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Crime, Criminal Justice & Ethics in Outer Space: International Perspectives

Eski, Yarin and Lampkin, Jack Adam ORCID: https://orcid.org/0000-0001-5104-8758 (2024) Crime, Criminal Justice & Ethics in Outer Space: International Perspectives. 1 ed. Routledge Studies in Crime and Society . Oxon, Routledge (In Press)

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Many academic and practical disciplines have been engaging with outer space issues for decades. For instance, there are now well established disciplines within the natural sciences, like astronomy, astrophysics, astro-biology and robotics (to name a few). The arts and social sciences have also researched, debated and theorized about outer space, and disciplines have emerged within astrosociology, space art, space law and space anthropology (again, to name a few). However, criminologists, criminal justice scholars and ethics have not responded to space industry developments in quite the same way as other sectors. Perhaps this is due to the nascent stage of physical space habitation. Perhaps it is a result of jurisdictional unknowns and complications about what is considered criminal, and what is not. Either way, contemporary space expansionism is increasing the likelihood of human behavioural conflict and deviancy off-Earth. As such, one of the main rationale’s for this book is to advocate for interdisciplinary discussion as anthropogenic interactions with outer space are rising, instead of waiting for deviant and unwanted human behaviours to occur before discussing them from a criminological, criminal justice and ethical point of view. What would happen, for instance, if there is a human death in space? What if there are arguments, or physical and mental abuse between space-goers? It is, surely, more beneficial to debate, discuss and theorise such problems, and consider their solutions, prior to such behaviour occurring. After all, a precautionary and holistic approach to the study of criminality will save money, prevent victimisation, and ensure human and political relations in outer space are respectful and productive, rather than remaining unknown and unplanned. This book is the very first edited collection of chapters dedicated solely to these ideas - about how to prepare for, address and respond to, instances of criminal and harmful behaviour in (and related to) outer space. It also considers what criminal justice might look like in outer space, and how the important arena of ethics might help play a pivotal role in helping overcome problems related to crime and crime control. The book has 24 chapters from 26 authors in 13 different countries spanning six continents, giving a truly international dimension to the first anthology relating to the intersection of space criminology, space criminal justice and space ethics. It is this international dimension that is quintessential to the development of a holistic understanding of crime, criminal justice and ethics in outer space, mirroring the need to work collaboratively and internationally on space projects across all disciplines (whether in the natural sciences, social sciences or arts). Consequently, this book represents one ‘small step’ in the development of a space criminology, which we hope will result in a ‘giant leap’ towards future research in these areas in the future.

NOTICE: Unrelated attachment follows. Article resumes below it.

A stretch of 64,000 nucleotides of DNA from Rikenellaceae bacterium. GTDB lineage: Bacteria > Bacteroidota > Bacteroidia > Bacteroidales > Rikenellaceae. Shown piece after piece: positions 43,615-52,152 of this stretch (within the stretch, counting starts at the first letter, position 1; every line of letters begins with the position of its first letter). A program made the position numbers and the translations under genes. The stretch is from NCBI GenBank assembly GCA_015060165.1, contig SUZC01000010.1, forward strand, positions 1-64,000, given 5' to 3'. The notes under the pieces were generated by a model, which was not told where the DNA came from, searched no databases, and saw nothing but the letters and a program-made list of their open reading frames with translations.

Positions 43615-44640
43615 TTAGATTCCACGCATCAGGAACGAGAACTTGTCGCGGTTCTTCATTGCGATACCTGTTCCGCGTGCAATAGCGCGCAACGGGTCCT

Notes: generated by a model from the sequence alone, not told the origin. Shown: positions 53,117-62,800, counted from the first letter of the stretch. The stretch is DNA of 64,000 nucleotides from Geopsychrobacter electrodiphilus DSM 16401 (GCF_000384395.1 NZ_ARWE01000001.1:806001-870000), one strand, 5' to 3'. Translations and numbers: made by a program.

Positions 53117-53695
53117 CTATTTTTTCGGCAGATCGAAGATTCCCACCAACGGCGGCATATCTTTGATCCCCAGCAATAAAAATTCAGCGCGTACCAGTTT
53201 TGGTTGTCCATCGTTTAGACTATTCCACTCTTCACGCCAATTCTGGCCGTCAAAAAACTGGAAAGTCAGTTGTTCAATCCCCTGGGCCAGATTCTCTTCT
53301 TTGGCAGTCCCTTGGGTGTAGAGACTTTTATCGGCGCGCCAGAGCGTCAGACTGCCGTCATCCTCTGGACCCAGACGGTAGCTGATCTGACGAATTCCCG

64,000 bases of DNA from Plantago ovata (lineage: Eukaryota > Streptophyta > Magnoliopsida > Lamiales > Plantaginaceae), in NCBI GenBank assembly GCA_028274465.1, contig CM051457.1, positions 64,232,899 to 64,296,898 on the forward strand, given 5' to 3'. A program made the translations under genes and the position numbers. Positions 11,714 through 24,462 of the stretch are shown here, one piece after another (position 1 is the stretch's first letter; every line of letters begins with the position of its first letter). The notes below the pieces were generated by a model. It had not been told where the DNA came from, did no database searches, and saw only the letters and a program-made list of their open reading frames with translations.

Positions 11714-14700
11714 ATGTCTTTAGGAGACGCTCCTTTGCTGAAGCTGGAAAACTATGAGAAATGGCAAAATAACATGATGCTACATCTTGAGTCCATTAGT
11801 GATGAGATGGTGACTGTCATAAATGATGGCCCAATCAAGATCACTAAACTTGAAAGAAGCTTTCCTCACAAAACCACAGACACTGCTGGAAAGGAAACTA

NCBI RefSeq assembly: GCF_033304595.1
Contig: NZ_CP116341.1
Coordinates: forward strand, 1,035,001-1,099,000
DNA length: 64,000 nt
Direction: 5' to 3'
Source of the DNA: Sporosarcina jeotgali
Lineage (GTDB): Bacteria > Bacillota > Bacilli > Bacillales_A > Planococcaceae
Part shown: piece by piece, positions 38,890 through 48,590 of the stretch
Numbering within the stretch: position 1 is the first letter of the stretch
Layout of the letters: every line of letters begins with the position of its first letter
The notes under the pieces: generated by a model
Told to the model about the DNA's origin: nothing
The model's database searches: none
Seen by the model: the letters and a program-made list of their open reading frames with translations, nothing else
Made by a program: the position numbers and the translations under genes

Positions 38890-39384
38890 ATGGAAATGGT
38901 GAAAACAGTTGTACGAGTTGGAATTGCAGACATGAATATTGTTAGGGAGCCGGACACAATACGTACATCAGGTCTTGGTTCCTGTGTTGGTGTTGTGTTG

Item Type: Book
Additional Information: Provisional publication date of 24th October 2024
Status: In Press
Subjects: H Social Sciences > H Social Sciences (General)
K Law > K Law (General)
School/Department: York Business School
URI: https://ray.yorksj.ac.uk/id/eprint/9982

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